Scotland’s Finance Secretary, Derek Mackay, has warned that Brexit is already having a negative impact on businesses and economic investment.
Speaking at the Edinburgh Chamber of Commerce, Mackay said many Scottish SMEs are unprepared to deal with the consequences of a no-deal Brexit.
Mackay urged SMEs to engage with the Prepare for Brexit campaign, which offers companies practical business support and access to grants.
Scotland’s economic growth and record low unemployment is at risk as a result of Brexit, he said, attributing this increased risk to the uncertainty surrounding the UK’s exit from the EU.
He said: “Scotland’s economic growth is higher than in the rest of the UK. Our GDP grew by 1.5% in the year to September 2018 compared to 1.1% in the UK, and our unemployment rate fell to 3.6% – the lowest on record.
“Significantly, Scotland’s productivity growth has been higher than any other country or region of the UK – including London – between 2006 and 2017.
“This progress is under threat as a result of Brexit which is the biggest and most immediate economic challenge we face.”
According to Mackay, this significant knock in business confidence has the potential to trigger an economic recession worse than the 2008 financial crash, sending Scotland’s economy into a nose-dive.
The potential damage could see Scotland’s economy shrink by up to 7%, a drop in exports by up to 20% and reduced business investment in Scotland by £1 billion in 2019, the minister said.
In light of this potentially devastating impact, he urged Scottish SMEs to engage with the Prepare for Brexit campaign, which offers companies practical support.
“Last year we launched Prepare for Brexit, a multi-agency campaign aimed at creating a sense of urgency around preparing for Brexit, to raise awareness among businesses and translate that into action,” he continued.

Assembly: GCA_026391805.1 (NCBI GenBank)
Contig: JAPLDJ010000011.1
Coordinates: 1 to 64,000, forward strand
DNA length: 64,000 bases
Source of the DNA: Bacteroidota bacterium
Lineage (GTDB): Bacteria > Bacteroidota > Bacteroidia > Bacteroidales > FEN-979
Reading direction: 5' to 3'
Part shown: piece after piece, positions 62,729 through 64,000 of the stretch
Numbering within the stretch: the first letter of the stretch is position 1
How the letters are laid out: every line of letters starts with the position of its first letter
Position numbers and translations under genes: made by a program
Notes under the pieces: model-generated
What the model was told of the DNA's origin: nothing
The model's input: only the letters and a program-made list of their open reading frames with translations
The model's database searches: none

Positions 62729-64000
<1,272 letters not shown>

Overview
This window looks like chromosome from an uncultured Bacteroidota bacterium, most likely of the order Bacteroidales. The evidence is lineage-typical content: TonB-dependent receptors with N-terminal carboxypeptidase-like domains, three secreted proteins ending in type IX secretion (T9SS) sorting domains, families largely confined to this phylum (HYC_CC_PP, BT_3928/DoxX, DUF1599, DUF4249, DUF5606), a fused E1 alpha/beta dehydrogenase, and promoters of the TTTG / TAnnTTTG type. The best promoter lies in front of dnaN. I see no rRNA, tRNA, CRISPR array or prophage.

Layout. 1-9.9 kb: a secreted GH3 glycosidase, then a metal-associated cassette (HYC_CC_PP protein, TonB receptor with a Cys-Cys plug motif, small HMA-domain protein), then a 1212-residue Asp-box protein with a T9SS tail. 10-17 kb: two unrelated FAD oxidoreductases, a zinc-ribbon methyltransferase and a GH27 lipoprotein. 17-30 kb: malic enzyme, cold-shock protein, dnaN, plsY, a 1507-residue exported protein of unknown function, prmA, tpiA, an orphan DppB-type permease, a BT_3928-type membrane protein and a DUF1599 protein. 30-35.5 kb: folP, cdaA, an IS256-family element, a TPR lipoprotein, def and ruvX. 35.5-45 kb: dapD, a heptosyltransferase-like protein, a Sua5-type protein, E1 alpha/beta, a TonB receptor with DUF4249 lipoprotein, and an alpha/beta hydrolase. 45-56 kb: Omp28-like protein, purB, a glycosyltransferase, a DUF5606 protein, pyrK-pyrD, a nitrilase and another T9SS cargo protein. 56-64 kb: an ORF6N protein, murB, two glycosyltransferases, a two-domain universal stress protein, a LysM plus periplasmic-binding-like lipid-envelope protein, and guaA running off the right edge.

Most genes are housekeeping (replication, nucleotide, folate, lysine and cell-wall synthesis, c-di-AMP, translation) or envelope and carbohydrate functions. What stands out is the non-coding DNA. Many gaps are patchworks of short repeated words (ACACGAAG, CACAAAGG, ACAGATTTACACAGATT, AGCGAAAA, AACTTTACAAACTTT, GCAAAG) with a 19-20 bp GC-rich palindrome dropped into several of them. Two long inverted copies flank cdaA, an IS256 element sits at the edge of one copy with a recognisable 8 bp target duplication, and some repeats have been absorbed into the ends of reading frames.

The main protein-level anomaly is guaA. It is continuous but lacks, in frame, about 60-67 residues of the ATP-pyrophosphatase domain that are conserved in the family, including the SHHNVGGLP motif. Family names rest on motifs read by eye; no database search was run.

“This is practical business support available through Scottish Enterprise’s website, offering readiness self-assessment tools and expert advice as well as access to learning and networking events, and grants for consultancy support.
“We will continue to call on the UK Government to immediately rule out the possibility of a ‘No Deal’ Brexit and extend the Article 50 process. As a responsible government we are also continuing – and indeed intensifying – our work to prepare for all outcomes as best we can.
“However, whilst we will do everything possible to prepare, we will not be able to mitigate all of the impacts of the UK Government’s approach.”
Despite the potentially disastrous economic fall-out of Brexit for the Scottish economy, companies are still choosing Scotland to invest. US-headquartered Merkle, a technology-enabled, data-driven marketing agency, has recently made a significant investment in Edinburgh with the launch of a dedicated Northern UK office.
The strength of Scotland’s digital technology sector, despite Brexit concerns, was a key motivation for the launch of the new branch.
Thomas Byrne, SVP Agency Services EMEA at Merkle, told DIGIT: “There is no doubt that Edinburgh is increasingly gaining recognition as a global technology hub, with exponential growth in areas such as data science, artificial intelligence and fintech.
“We’ve recently seen that government funding in the UK artificial intelligence and fintech sectors has reached a record high, with investment in AI now almost as much as the rest of Europe combined. Given this environment, and with ongoing government investment in Edinburgh’s technology industry, it made sense to launch a dedicated hub in the city in order to provide our clients with extended reach both across the UK and Europe as a whole.
“Although there is much uncertainty around Brexit, it looks like the UK’s tech sector is taking the lead for overall economic growth. By investing in data and analytics, combined with an understanding of consumer insights, businesses will be in a better position to gain trust from industry leaders and consumers even in an uncertain business environment.
“Additionally, with Edinburgh experiencing an influx of capital and talent from across the region and beyond, our Northern hub allows us to consolidate our full suite of Merkle services and be more flexible in adapting to our clients’ needs.”